A cello's endpin is an important but often-overlooked part of the instrument. If you've never given the endpin much thought before, here are some things you might find interesting:
- The cello has not always had an endpin. In the Baroque era, the cello was held between the calves rather than supported by an endpin.
- Adding an endpin to the cello made the cello more resonant, by removing the sound-dampening effect of the calves on the sides of the instrument. The endpin also transmits sound waves into the floor, as you can see in this video:
- While endpins typically come straight out of the end of the cello, some cellists prefer to play with a "bent" endpin. A bent endpin comes out of the cello at an angle (Stahlhammer makes an endpin bent at 25 degrees), changing the angle at which the cello sits while being played. Some famous 20th-century cellists preferred bent endpins for the quality and power of sound they could produce while playing on a nearly-horizontal cello. Cellists who are unusually tall, or others who are pregnant, have found that bent endpins can make it easier to play.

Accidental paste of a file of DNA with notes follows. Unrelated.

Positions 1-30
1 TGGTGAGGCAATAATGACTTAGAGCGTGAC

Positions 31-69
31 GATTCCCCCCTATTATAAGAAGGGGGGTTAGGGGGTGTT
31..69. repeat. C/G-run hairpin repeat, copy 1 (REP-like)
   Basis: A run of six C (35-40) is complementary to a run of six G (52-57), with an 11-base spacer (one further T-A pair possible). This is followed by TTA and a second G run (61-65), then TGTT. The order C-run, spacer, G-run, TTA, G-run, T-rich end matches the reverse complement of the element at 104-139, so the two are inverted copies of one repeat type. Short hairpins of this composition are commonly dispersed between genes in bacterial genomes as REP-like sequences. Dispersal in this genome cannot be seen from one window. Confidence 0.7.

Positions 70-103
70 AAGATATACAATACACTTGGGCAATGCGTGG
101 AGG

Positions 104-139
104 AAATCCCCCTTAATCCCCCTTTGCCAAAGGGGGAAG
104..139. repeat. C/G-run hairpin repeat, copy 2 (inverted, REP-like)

- The endpin can also be useful in securing your instrument inside your cello case. If the case is slightly too large for your cello, slightly extending the endpin to touch the edge of the case can stabilize your cello and keep it from shifting inside the case.